Many of the podcasts I listen to aren’t financially-related, but I’ve recently been catching up The Distance Podcast which profiles the owners of private businesses that have been around for at least 25 years. Here’s their own description:
What’s the hardest thing about business? Not going out of business. The Distance features stories of private businesses that have been operating for at least 25 years and the people who got them there. Hear business owners share their stories of hard work, survival and building something that lasts. The Distance is a production of Basecamp, the company behind the leading project management app.
A few observations after several episodes:
- If you’ve been around for 25 years, then you are both (1) good at what you do and (2) you turned down buyout offers.
- These businesses were not highly-leveraged with debt, and thus could survive the lean times like the 2008 financial crisis.
- Many of these founders could have sold for a sizable sum and retired (at least modestly) years ago.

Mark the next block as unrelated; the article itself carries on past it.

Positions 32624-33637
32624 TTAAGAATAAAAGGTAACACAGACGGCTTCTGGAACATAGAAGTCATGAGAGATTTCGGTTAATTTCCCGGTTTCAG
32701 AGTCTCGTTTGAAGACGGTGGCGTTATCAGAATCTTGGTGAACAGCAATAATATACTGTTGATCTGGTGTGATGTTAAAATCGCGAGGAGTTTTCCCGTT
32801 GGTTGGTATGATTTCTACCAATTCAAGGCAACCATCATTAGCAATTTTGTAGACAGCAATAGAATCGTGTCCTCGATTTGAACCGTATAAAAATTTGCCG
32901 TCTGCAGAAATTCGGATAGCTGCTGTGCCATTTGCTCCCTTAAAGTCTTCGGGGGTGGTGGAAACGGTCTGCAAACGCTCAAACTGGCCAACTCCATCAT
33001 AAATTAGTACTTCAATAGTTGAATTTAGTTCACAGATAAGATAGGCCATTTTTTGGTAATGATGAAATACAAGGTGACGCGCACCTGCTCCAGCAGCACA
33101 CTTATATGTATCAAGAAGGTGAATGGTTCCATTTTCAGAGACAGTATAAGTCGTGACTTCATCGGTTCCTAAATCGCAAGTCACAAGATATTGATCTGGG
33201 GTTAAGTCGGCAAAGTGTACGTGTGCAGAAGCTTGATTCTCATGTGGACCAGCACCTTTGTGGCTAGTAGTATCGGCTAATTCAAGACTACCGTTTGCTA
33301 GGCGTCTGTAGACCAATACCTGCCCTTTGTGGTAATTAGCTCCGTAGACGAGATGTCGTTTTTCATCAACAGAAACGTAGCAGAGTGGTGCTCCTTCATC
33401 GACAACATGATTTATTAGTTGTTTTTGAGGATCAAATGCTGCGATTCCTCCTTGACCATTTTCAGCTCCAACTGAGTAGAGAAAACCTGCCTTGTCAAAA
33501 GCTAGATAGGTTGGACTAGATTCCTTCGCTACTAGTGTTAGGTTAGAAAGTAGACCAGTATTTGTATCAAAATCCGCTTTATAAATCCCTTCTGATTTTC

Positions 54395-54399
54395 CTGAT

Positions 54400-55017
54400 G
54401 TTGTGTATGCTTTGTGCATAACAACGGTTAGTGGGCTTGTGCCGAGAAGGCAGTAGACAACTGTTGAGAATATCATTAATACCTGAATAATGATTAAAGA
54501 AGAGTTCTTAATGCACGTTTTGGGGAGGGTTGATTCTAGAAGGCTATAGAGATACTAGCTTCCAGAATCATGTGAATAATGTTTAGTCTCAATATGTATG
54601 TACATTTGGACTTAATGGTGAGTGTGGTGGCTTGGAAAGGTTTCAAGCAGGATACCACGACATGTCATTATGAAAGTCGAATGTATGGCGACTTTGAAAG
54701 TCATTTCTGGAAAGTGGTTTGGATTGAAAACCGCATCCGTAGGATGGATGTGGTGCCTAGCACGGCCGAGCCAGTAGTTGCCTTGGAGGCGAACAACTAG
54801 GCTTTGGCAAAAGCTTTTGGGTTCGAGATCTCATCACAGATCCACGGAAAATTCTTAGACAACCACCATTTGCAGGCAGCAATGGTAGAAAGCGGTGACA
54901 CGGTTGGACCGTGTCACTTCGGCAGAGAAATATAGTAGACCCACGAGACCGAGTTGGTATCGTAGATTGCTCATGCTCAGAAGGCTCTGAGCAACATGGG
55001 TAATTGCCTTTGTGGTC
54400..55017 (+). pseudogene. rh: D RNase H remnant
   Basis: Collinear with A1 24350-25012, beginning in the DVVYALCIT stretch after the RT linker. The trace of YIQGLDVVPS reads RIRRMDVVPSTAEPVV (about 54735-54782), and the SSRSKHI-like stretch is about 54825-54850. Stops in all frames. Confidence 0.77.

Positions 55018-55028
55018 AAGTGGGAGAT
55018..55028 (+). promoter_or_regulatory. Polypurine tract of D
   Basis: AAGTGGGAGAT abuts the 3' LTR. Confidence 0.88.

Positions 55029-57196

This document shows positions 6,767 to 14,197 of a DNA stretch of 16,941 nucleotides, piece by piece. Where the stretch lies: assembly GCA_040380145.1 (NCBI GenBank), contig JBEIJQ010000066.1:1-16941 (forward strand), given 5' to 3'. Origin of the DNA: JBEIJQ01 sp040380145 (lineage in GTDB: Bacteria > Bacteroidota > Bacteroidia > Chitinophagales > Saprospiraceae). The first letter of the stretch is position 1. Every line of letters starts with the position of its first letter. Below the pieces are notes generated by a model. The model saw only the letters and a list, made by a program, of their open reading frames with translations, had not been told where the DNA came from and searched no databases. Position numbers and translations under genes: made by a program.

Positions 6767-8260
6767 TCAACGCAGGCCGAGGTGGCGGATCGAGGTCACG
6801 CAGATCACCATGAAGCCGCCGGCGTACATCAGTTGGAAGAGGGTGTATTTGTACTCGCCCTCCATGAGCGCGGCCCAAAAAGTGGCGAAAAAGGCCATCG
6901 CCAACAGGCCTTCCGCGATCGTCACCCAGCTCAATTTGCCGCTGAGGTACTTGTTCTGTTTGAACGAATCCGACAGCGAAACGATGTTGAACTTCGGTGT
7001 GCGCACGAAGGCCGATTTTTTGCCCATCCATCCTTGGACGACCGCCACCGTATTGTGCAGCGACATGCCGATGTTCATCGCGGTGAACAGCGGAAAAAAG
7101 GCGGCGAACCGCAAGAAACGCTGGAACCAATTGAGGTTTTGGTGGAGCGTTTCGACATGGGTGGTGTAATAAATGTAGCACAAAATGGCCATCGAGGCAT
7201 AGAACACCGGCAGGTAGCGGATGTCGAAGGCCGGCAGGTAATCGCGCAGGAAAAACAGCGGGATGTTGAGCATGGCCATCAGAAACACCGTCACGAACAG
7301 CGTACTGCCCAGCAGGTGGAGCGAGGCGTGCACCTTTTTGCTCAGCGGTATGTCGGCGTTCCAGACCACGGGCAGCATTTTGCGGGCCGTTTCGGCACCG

- Why didn’t they sell? For one, they have pride in the their work. Building houses, growing food, carving ice sculptures, or making cardboard boxes. It matters to them that it is done “right”. They feel loyalty to their employees and community.
- Some are workaholics. If you’re going to always work, why not be the boss? If you sold, you’d have to start over or work for someone else.
- These businesses are often kept in the family. Keeping it around to pass down to the next generation is another reason not to sell.
- Some might only be in it for more money. But that seemed to be rare.
Most mass media business profiles focus on multi-national corporations (Apple) or some hot-shot tech unicorn (Uber). I found myself having a soft spot for these mom-and-pop businesses that stubbornly do their own thing.